Last Chance for Breeding, Breeding evidence that is
An appeal to SHM live-aboard and recreational members alike
Prepared by Rhonda L. Millikin on “Tingari”, 16 June, 2012
My appeal involves voyeurism rather than participatory breeding
So why would you participate?
I’m appealing to you to document the breeding evidence that you witness … for science. And that’s limited to breeding by birds I’m afraid. But it’s for science so that should make it fun; right?
This is the last year for British Columbia’s Breeding Bird Atlas and not many people venture into the remote anchorages that we do as boaters in the Pacific Northwest. Even the not-so-remote anchorages are accessible only by ocean, and therefore, are not surveyed for breeding evidence of birds by people in B.C.
So, because it’s science, you have to be methodical, detailed and exact. You have to know exactly where you are (GPS accuracy of 10m or less) and “who” was involved. If you can’t determine “who”, the more you can say of the species, the better. Take a photo if you can for identification.
I will compile all the observations of breeding evidence by birds in B.C., taken by members of the Spruce Harbour Marina. By providing me the latitude and longitude, I can place your observation in the proper square. All of B.C. is designated to a 10-km square and each square requires a minimum number of hours of survey.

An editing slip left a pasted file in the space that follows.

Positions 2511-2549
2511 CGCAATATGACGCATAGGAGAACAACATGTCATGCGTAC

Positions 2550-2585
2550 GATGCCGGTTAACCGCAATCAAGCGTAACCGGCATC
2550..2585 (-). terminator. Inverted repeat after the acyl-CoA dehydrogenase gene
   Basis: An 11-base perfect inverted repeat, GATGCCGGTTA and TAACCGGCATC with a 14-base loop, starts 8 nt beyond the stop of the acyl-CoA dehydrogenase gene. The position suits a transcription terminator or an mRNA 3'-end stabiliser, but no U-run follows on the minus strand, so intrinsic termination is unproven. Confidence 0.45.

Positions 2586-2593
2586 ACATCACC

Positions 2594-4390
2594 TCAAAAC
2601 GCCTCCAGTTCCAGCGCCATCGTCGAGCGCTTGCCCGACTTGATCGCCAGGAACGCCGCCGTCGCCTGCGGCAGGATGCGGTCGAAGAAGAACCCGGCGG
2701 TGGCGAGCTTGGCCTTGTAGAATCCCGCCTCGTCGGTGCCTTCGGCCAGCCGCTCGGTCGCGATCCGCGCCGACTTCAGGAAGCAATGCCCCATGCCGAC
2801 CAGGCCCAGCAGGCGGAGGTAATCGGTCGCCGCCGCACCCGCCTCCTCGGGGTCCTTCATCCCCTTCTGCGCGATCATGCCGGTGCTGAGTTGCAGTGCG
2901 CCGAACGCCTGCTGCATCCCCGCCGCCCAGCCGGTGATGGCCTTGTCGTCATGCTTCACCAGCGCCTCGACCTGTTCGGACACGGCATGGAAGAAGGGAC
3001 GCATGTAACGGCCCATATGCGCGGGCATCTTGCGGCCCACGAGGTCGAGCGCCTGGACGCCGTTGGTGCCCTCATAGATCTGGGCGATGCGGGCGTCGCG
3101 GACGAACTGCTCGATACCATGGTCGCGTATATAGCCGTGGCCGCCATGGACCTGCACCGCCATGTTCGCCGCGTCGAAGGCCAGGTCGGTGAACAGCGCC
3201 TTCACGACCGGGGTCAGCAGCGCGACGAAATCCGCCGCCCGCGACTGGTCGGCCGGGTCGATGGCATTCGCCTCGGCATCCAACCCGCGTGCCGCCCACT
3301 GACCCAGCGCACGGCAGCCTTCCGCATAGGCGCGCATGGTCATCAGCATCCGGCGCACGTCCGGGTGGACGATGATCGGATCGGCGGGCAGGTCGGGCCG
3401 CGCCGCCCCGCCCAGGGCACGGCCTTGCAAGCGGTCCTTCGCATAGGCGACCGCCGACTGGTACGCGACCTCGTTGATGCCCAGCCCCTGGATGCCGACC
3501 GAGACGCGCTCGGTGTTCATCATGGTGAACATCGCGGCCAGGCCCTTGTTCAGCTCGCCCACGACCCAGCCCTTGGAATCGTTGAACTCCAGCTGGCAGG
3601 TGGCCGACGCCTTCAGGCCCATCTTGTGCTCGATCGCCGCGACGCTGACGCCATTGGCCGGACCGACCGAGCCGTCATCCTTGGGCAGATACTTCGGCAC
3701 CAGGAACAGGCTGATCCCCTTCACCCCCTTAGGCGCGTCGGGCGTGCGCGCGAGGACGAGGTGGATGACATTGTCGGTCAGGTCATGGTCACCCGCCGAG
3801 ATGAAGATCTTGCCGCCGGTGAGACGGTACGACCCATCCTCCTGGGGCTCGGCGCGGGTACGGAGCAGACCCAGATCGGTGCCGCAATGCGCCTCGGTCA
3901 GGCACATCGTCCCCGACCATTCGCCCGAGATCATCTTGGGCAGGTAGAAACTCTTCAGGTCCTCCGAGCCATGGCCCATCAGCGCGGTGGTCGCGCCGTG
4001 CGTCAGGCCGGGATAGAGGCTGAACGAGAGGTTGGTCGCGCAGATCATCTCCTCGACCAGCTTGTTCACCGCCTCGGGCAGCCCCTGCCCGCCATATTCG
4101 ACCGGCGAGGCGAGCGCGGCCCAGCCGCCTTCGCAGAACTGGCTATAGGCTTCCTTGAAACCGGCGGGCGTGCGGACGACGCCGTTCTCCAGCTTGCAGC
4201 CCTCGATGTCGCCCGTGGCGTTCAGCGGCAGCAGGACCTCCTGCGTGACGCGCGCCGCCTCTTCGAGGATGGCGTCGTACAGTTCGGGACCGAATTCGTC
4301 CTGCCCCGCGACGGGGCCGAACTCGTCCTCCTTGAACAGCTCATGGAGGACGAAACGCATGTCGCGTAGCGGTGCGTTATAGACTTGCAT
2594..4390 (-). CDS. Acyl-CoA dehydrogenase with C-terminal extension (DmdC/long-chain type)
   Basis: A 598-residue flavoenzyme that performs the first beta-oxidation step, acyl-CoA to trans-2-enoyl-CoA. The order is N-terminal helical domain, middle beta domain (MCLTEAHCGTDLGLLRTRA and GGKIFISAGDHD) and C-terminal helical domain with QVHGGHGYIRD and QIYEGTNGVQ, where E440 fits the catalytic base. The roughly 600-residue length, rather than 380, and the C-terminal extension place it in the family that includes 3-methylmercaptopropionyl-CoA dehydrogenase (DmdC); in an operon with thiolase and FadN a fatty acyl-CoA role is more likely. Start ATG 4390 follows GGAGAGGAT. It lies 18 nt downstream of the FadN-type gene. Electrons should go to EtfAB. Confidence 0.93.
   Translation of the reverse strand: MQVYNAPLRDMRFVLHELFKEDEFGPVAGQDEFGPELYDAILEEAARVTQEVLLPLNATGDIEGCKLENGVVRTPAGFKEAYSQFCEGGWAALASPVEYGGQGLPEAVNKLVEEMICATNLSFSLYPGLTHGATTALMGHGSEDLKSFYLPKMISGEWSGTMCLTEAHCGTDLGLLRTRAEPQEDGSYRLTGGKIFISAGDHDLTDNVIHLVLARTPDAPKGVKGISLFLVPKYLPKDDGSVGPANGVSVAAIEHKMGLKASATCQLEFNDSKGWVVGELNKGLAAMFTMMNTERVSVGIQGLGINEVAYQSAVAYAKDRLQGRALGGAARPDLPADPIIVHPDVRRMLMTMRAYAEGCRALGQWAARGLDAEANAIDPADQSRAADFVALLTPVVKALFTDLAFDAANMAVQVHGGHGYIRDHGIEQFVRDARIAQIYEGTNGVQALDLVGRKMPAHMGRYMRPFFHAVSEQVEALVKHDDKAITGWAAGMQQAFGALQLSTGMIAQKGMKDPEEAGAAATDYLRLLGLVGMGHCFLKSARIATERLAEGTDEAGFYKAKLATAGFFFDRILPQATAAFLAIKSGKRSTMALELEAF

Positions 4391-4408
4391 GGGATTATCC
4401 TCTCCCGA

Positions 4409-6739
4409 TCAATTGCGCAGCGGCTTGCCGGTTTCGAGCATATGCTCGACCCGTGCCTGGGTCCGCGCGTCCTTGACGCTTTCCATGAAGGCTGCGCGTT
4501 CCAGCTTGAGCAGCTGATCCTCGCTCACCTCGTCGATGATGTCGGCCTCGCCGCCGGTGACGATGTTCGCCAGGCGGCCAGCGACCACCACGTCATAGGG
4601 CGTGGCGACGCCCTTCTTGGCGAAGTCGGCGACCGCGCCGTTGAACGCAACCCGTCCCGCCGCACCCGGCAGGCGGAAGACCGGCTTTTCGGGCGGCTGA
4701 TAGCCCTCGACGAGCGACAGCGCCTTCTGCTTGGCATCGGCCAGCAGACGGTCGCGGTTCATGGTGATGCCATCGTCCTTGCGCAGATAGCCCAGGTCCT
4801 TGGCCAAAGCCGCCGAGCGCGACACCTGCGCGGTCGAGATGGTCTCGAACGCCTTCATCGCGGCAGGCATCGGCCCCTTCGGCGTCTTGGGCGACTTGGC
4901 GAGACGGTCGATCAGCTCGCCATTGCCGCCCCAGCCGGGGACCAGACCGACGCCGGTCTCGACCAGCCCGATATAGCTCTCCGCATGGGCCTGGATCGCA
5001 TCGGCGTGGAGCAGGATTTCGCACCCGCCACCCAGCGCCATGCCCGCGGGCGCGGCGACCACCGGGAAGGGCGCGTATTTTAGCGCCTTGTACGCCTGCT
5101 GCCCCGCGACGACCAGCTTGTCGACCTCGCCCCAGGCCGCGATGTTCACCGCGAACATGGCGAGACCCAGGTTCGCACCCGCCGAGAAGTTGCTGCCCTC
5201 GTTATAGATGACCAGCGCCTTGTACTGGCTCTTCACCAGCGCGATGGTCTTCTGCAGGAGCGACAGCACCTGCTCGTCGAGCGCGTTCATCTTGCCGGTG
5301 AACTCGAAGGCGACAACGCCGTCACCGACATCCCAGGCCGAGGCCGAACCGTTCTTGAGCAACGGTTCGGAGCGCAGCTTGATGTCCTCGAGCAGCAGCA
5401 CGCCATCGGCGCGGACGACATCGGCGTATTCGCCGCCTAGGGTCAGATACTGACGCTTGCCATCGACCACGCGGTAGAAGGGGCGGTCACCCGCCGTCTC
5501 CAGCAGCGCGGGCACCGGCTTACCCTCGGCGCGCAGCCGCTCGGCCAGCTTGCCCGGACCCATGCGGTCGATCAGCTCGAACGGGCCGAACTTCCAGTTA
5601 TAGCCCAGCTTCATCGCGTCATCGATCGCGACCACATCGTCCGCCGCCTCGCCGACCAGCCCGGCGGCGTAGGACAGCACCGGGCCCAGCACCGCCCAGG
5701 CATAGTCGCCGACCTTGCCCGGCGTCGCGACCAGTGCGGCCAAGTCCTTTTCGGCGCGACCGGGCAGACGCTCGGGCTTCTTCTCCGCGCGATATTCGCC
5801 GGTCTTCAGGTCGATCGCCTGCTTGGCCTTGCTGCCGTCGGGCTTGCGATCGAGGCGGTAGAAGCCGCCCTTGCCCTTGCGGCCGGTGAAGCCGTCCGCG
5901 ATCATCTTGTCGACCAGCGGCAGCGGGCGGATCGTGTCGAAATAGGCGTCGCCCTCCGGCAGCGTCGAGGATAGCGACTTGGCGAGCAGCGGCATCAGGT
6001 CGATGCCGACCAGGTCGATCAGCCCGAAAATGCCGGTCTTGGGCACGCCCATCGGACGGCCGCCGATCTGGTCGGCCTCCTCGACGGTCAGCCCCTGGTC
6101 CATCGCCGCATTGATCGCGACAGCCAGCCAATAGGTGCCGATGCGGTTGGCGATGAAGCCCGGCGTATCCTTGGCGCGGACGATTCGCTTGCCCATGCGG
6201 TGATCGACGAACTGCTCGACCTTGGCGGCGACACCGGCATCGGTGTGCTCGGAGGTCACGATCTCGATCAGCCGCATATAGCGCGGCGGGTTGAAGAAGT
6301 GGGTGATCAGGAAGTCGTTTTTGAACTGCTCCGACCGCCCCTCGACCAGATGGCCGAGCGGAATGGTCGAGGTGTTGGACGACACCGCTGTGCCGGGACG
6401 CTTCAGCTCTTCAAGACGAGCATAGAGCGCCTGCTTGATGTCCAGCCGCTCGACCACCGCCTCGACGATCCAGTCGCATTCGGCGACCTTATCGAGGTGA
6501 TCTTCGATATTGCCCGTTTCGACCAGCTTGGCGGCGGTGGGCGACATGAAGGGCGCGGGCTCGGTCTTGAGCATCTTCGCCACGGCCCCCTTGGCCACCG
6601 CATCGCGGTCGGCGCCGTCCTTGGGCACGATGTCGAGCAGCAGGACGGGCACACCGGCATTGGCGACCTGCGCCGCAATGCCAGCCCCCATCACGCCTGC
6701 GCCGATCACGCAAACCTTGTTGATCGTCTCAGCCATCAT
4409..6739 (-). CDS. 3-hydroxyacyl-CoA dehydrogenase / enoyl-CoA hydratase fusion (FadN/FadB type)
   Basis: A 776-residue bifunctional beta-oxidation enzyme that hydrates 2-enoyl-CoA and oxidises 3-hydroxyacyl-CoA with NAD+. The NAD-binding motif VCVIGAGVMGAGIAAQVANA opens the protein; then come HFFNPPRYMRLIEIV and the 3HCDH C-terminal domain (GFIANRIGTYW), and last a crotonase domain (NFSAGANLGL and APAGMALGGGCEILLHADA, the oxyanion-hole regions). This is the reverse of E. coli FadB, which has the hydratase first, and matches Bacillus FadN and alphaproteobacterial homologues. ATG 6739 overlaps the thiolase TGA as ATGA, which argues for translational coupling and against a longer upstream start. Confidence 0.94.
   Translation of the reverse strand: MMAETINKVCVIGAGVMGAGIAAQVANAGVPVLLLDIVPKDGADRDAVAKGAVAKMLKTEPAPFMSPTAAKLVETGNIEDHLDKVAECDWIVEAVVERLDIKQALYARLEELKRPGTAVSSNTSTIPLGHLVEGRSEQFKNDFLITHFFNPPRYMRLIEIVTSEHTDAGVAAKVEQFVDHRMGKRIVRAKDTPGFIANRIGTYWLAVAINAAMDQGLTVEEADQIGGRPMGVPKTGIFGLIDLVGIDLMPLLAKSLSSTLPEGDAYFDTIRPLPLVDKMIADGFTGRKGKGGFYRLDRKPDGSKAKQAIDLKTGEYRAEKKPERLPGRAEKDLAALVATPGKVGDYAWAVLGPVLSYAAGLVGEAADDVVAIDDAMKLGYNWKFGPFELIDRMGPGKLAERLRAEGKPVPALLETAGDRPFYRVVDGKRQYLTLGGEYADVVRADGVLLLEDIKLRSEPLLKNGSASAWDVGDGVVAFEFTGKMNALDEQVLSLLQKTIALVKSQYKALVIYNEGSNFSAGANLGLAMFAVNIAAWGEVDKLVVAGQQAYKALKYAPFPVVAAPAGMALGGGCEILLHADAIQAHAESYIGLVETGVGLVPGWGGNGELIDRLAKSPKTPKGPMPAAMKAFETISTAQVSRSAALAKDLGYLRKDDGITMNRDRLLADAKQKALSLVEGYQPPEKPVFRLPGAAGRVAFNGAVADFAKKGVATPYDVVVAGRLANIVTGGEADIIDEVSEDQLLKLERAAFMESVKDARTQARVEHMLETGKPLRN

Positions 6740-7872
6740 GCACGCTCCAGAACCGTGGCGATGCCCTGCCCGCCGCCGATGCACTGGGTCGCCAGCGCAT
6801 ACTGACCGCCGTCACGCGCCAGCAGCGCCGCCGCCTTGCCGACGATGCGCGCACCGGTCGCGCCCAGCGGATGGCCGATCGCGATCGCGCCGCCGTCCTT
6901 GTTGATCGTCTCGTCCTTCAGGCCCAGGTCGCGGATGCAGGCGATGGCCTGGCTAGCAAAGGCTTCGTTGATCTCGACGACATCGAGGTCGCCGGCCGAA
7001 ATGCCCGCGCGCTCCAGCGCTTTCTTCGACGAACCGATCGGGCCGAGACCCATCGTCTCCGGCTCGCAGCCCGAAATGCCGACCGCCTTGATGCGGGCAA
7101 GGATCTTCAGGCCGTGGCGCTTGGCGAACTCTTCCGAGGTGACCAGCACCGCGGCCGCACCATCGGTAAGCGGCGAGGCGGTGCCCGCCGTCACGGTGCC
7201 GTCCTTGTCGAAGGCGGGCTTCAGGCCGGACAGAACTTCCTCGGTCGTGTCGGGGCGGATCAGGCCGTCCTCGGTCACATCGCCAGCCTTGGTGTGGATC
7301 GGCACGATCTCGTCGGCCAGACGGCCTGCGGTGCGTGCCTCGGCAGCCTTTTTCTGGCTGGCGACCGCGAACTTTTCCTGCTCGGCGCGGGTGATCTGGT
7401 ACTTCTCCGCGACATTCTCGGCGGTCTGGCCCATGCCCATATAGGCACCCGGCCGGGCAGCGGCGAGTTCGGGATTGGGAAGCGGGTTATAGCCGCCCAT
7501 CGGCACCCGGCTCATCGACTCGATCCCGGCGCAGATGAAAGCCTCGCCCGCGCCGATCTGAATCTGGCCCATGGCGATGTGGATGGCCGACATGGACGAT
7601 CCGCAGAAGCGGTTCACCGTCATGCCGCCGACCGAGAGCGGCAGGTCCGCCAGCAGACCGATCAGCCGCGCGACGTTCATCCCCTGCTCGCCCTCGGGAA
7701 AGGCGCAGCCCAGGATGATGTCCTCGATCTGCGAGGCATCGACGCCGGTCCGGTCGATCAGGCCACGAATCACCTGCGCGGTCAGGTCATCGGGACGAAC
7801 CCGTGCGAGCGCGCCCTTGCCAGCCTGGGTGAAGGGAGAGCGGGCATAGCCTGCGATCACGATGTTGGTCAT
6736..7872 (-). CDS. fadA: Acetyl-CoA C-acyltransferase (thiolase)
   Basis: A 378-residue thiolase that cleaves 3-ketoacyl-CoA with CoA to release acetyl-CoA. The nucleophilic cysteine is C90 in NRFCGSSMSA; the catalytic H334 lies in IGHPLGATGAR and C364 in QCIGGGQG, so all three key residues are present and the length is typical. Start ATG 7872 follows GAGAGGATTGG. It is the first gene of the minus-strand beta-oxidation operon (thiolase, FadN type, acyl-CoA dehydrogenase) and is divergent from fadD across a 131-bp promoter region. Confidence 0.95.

If you would record the following, that would be fantastic:
- For as many species as you can, record the highest evidence of their breeding. The order of evidence is: a) displaying territorial behaviour (e.g. singing against another male of the same species, boundary conflict with another male); b) courtship display; c) adult visiting nest (carrying food, nest material, fecal sac); d) agitated behaviour of adult; e) nest building; f) nest with eggs; g) sounds of young begging for food or recently fledged young (pin feathers)
- Target species not easily found: wetland birds, raptors, owls, nighthawks, rare species
- Survey at different times of the day: morning, dusk and night
- Record now until mid August
- If you’re really keen, record a few (up to 10) point counts (from one point in space, record all species seen and heard as well as the number of each species, for 5 minutes) in the 10 km map grid